• writing a document that provides guidance about the types of software contributions that add value to science
  • developing guidelines for recognizing software contributions in hiring and promotion
  • gathering representative research software engineering job descriptions and adding them to the AstroBetter wiki, and suggesting other ways they can be shared for use them as examples

We look forward to an interesting and productive BoF, and an interesting and productive ADASS overall. And gelato, too!

Upcoming events and sessions, Fall-Winter 2016/7

I’ll be representing the ASCL at next month’s WSSSPE4 meeting in Manchester, and in October, the ASCL will be at ADASS XXVI and will hold an Advisory Committee (AC) meeting while there. Peter Teuben, chair of the ASCL AC, will moderate a Birds of a Feather session at ADASS on Implementing Ideas for Improving Software Citation and Credit; this is a follow-up on the discussion at last year’s BoF Improving Software Citation and Creditwith a goal of taking action on some of the ideas generated at last year’s BoF. Watch this space in October for more!

For January’s American Astronomy Society meeting in Texas, the Moore-Sloan Data Science Environment at NYU and the ASCL have organized another Special Session, Perspectives in Research Software. This will follow the format of previous sessions, with presentations in the first half of the session and discussion open to all for the second half. Bruce Berriman from the Infrared Processing and Analysis Center at Caltech will moderate; the presenters include Ivelina Momcheva (Space Telescope Science Institute),  Tracy Teal (Data Carpentry), Lior Shamir (Lawrence Technological University), and Michael Hucka (Caltech). I’m rationally exuberant about this session!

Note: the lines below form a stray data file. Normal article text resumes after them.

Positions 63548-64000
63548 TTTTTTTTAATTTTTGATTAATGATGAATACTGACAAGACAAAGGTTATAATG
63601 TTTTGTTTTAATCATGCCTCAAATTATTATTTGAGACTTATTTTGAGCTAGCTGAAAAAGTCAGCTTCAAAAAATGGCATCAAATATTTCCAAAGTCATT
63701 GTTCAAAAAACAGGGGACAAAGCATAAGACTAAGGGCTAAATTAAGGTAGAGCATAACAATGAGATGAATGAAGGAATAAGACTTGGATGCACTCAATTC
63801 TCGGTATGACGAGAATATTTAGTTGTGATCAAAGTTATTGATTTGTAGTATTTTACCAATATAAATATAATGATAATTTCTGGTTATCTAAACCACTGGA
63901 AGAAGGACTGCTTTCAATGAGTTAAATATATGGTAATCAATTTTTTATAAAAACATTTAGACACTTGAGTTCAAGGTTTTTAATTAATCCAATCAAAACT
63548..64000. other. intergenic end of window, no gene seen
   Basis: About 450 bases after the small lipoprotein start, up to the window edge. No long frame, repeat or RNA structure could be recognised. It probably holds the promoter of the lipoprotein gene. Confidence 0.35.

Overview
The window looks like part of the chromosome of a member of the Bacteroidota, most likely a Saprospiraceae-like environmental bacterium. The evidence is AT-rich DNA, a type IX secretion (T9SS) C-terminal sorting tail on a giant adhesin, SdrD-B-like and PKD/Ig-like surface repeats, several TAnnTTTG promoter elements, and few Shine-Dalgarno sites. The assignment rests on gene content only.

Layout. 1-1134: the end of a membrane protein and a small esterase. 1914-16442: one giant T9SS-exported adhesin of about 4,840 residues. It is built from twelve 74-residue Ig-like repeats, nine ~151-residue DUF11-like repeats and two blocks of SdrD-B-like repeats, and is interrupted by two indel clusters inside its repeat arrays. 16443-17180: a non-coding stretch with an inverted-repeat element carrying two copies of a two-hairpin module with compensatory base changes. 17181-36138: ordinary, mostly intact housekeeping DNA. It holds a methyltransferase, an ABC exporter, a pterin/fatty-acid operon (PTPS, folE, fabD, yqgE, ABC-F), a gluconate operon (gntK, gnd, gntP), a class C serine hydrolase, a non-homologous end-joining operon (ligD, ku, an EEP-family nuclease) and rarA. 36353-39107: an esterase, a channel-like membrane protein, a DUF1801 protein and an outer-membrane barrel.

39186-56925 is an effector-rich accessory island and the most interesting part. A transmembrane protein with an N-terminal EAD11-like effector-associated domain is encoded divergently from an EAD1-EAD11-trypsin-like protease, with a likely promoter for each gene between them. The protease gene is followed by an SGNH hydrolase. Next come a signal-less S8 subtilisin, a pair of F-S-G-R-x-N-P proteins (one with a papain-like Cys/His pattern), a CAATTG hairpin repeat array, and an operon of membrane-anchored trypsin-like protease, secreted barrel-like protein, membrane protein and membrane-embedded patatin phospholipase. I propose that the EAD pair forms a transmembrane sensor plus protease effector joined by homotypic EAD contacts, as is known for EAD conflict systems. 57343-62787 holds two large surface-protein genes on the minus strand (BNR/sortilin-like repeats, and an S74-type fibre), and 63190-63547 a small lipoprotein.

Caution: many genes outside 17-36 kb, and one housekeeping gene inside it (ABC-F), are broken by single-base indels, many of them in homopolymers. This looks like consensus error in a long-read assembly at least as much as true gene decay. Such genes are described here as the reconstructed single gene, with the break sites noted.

Improving Software Citation and Credit BoF session slides

On Tuesday, October 27, the ASCL held a Birds of a Feather session at ADASS on Improving Software Citation and Credit. The session was opened with a brief presentation by Bruce Berriman, who reported on a Software Publishing Special Interest Group meeting held at the January 2015 AAS meeting and the ongoing work that has come out of that. I followed with a quick overview of other efforts to improve software credit and citation, not just in astronomy but across disciplines, after which Keith Shortridge moderated a lively discussion among the forty people present. The slides Bruce and I presented are now available online.

Previously, we shared resources for the session and the Google doc created during the session to capture some of the main points from the discussion.

Some of the posters, some of the codes

I used to read ADASS posters in part to find new codes to register. I still do that, but it’s harder these days, for reasons that make me very happy: many of the codes are already in the ASCL! Here is a sampling from a quick and definitely not thorough perusal of posters.

CIGALE [ascl:1111.004] and LePHARE [ascl:1108.009]
PySALT [ascl:1207.010]
SoFiA [ascl:1412.001]
Splotch [ascl: 1103.005]
TOPCAT [ascl:1101.010]
Vissage [ascl:1402.001]